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Emerging economies top priority at G-20 meeting

JIJI

Finance ministers and central bank chiefs from the Group of 20 advanced and emerging economies are expected to focus on the uncertainty surrounding the emerging economies at a two-day meeting in Sydney.

Finance Minister Taro Aso regards concerns about emerging economies and the U.S. Federal Reserve’s tapering of its quantitative easing as important issues the world economy faces.

Since views differ amid the anxious emerging economies and their calm advanced counterparts, whether the G-20 can hammer out a cooperation framework in a joint statement is to be the focal point of the meeting, which began Saturday.

Aso and Bank of Japan Gov. Haruhiko Kuroda will attend the closely watched meeting. It will be the first international conference for U.S. Federal Reserve Chairwoman Janet Yellen since she took office earlier this month.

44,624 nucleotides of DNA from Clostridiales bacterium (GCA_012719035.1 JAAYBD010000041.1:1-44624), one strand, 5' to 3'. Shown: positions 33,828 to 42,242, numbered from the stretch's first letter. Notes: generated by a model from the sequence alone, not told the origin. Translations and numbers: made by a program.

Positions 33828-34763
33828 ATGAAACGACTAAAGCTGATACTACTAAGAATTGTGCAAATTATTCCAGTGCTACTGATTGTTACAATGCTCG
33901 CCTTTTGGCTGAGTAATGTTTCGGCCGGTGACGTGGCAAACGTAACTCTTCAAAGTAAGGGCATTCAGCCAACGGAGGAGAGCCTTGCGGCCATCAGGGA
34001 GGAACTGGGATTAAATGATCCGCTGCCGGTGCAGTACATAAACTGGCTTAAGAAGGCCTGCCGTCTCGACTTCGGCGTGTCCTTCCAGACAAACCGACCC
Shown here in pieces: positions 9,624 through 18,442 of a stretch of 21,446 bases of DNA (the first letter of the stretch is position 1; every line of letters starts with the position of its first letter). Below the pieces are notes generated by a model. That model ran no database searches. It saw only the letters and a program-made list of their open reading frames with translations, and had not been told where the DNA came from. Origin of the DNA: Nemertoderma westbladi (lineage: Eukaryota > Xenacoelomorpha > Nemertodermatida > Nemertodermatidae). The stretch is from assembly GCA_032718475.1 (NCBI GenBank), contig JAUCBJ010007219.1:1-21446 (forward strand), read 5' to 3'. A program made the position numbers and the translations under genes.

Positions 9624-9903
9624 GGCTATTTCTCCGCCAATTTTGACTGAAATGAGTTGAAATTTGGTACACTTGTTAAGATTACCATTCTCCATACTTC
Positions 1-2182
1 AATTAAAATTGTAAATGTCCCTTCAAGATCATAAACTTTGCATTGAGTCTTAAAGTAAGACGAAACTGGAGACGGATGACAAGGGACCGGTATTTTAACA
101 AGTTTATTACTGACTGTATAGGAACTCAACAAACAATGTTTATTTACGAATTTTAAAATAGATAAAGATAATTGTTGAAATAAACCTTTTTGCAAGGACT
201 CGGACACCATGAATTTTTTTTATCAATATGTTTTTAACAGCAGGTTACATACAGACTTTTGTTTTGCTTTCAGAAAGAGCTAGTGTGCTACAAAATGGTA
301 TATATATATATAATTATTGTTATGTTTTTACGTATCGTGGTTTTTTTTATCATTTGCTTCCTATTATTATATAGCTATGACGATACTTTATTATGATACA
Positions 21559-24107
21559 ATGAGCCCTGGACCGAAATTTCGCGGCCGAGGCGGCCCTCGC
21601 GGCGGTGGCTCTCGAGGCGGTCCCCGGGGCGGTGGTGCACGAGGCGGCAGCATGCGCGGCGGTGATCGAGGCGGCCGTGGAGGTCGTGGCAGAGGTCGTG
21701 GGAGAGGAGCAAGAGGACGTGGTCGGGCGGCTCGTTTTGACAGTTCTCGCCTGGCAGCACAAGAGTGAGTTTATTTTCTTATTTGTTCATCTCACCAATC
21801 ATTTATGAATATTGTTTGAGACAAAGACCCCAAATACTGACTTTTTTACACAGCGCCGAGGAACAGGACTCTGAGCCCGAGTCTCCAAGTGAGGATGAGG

Since January, financial markets have been swung by global stock plunges triggered by sharp currency depreciations in the emerging countries.

Massive funds had poured into Turkey, Brazil and India thanks to the Fed’s monetary easing, but the flows began to reverse after the U.S. central bank started to taper its monetary stimulus.

Emerging economies, fearing a possible financial crisis, are calling on the Fed to give due consideration.

However, Yellen plans to stay the course and reduce the amount of Fed asset purchases, saying the emerging markets are not risks to the U.S. economy. Many emerging economies that saw their currencies weaken have feeble economic foundations, including current account deficits, and political risks.

The advanced countries are playing it cool. Jose Vinals, director of the International Monetary Fund’s Monetary and Capital Markets Department, says concerns in emerging countries stem chiefly from domestic issues.